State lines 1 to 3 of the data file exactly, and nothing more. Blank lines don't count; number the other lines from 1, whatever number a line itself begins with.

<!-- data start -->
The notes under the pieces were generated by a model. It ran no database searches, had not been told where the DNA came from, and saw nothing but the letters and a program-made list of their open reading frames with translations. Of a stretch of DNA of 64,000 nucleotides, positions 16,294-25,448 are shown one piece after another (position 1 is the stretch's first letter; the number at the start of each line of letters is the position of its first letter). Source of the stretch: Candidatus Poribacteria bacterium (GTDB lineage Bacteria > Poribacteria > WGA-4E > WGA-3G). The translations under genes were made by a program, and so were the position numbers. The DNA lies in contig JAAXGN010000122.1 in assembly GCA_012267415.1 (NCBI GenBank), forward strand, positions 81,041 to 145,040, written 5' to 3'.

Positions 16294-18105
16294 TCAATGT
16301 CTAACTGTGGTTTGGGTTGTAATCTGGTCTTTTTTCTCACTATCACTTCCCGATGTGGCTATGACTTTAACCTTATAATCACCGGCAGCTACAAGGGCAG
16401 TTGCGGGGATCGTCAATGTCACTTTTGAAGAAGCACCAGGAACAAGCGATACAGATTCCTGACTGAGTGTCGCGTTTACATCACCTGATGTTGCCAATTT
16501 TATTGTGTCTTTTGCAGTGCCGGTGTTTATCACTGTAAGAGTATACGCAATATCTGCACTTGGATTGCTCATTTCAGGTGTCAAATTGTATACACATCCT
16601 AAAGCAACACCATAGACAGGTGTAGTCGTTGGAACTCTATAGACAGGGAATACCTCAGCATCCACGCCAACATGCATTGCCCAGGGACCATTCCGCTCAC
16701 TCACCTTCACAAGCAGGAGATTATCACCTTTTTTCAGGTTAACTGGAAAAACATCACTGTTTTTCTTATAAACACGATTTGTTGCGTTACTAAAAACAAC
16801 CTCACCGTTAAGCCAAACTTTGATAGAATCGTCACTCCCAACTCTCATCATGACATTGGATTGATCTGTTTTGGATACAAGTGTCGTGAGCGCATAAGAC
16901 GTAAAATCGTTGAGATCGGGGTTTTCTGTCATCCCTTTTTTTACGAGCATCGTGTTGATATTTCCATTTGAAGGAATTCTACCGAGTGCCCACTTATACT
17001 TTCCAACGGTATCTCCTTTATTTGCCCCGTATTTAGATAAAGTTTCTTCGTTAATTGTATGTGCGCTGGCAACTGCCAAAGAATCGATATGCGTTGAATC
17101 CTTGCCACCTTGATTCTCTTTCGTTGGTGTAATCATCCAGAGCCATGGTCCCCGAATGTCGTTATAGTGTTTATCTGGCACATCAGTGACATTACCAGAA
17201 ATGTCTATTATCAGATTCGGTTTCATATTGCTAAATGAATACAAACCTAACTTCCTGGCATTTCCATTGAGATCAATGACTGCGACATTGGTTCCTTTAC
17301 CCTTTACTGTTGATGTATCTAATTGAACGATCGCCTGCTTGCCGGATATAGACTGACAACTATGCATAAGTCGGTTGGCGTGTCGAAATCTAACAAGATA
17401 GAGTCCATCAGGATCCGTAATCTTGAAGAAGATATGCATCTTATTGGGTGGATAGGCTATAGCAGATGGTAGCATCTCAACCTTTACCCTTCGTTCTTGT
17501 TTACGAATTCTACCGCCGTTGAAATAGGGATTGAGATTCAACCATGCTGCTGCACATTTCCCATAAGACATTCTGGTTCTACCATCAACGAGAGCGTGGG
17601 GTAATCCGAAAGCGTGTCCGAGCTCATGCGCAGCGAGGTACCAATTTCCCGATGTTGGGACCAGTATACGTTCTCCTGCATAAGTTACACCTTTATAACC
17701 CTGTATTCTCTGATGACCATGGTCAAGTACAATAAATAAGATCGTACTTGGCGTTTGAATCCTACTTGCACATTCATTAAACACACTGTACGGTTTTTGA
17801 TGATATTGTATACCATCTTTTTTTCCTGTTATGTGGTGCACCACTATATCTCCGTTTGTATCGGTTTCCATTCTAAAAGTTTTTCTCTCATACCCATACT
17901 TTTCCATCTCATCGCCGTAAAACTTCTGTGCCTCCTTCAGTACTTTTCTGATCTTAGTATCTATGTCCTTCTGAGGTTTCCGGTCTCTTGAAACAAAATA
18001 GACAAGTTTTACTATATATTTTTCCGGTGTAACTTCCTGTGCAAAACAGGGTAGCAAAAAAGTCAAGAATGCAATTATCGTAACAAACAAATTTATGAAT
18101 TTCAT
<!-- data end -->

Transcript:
The notes under the pieces were generated by a model. It ran no database searches, had not been told where the DNA came from, and saw nothing but the letters and a program-made list of their open reading frames with translations. Of a stretch of DNA of 64,000 nucleotides, positions 16,294-25,448 are shown one piece after another (position 1 is the stretch's first letter; the number at the start of each line of letters is the position of its first letter). Source of the stretch: Candidatus Poribacteria bacterium (GTDB lineage Bacteria > Poribacteria > WGA-4E > WGA-3G). The translations under genes were made by a program, and so were the position numbers. The DNA lies in contig JAAXGN010000122.1 in assembly GCA_012267415.1 (NCBI GenBank), forward strand, positions 81,041 to 145,040, written 5' to 3'.

Positions 16294-18105
16294 TCAATGT